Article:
To the Editor: In a retrospective study by Zheng et al. assessing the influences of perioperative single-donor platelet apheresis and red blood cell transfusion on 90-day and overall survival in 126 recipients who underwent their first adult-to-adult living donor liver transplantation (LDLT), multivariate regression analysis showed that platelet transfusion was only associated with postoperative early-term mortality, but had no significant impact on postoperative overall long-term mortality. Furthermore, units of red blood cell transfusion were independent predictors of postoperative long-term outcomes. Given that perioperative blood transfusion has been associated with postoperative outcomes of LDLT patients, their findings have potential implications. However, this is a retrospective study, which can introduce a number of potential confounders. Although they have done a valuable job, some methodological issues seem important to avoid any optimistic interpretation or misinterpretation of their results.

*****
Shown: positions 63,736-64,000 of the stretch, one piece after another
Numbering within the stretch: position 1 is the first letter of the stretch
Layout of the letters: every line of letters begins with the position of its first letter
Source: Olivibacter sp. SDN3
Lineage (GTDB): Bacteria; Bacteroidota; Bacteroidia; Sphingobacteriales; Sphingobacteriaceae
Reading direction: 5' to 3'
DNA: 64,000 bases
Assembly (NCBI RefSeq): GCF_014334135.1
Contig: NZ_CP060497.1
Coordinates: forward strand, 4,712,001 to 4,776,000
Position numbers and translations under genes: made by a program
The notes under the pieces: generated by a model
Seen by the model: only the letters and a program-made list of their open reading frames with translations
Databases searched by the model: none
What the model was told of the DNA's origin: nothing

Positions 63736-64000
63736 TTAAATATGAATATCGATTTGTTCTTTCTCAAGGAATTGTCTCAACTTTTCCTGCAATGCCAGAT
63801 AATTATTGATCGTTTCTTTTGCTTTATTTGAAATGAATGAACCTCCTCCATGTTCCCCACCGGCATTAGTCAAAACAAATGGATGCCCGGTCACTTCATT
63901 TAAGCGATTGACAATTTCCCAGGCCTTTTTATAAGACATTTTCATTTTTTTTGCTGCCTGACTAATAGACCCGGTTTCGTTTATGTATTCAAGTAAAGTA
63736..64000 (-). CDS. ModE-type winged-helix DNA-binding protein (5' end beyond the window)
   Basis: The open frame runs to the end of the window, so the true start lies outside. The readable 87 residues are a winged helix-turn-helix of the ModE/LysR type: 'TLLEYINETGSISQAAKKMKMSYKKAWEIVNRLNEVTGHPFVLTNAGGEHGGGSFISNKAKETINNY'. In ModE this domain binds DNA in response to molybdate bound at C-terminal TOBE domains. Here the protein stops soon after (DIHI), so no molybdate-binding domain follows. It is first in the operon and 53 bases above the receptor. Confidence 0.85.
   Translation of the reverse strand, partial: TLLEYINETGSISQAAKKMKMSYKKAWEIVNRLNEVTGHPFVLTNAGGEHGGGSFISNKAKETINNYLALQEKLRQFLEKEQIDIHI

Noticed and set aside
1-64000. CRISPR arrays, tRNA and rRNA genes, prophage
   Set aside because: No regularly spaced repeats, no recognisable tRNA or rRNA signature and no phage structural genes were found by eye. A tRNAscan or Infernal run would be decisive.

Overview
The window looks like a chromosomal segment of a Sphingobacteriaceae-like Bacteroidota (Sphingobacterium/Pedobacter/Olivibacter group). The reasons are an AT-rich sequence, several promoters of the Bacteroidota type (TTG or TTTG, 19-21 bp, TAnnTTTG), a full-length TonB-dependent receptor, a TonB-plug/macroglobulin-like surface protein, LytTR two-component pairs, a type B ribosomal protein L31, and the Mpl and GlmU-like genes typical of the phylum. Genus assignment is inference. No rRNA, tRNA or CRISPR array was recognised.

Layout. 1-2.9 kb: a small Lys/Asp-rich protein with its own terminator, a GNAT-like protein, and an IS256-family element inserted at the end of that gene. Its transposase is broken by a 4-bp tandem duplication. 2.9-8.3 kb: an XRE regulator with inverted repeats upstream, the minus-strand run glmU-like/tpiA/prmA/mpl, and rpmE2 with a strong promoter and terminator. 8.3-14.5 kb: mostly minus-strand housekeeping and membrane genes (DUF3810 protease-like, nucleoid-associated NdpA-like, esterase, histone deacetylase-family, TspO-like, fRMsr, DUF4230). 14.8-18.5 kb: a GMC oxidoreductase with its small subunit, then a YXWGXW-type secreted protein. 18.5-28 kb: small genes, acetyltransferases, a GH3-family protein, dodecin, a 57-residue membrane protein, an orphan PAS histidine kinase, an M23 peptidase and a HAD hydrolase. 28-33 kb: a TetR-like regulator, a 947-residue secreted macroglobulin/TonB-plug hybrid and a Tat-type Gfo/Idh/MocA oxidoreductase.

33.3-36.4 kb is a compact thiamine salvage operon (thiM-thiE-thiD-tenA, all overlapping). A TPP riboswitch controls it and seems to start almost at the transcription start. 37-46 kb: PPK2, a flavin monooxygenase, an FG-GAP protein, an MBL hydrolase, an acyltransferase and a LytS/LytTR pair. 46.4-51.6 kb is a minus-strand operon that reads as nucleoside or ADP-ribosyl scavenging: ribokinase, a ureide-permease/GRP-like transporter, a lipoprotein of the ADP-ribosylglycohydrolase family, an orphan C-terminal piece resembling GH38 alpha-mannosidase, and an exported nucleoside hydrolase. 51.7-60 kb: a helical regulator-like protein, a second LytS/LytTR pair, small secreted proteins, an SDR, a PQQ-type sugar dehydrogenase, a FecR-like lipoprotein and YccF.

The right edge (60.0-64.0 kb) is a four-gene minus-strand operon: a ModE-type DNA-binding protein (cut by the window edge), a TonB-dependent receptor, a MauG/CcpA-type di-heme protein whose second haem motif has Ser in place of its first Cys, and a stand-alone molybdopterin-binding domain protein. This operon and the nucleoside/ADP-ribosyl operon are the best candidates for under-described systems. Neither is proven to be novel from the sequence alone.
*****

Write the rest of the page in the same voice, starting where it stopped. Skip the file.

First, we noted that compared to the recipients without platelet transfusion, the recipients with platelet transfusion had the higher preoperative end-stage liver disease score, Child–Pugh classification, international normalized ratio, and total bilirubin level and lower preoperative hemoglobin level and platelet counts. All of those suggest that patients with platelet transfusion have more serious preoperative conditions, which can adversely affect postoperative outcomes of LDLT patients. In our opinion, no matter how refined the adjustment is for differences in preoperative conditions, it is never possible to ensure a complete adjustment for differences between patients with and without platelet transfusion. Furthermore, multivariate regression analysis cannot differentiate whether platelet transfusion is a true determinant of postoperative early-term mortality or simply a synthetical manifestation of worsened preoperative conditions that can significantly increase postoperative early-term mortality. Although platelet transfusion in this study is associated with increased postoperative early-term mortality, the leap from association to causation is impossible with the retrospective design. Considering that the positive impact of platelets has been recently implicated in patients undergoing LDLT and postoperative low platelet counts after LDLT has been shown as a predictor of early-term adverse outcomes, we argue that the large-scale randomized controlled clinical trials are still needed to determine whether there is a causal relationship between platelet transfusion and postoperative early-term mortality in patients undergoing LDLT.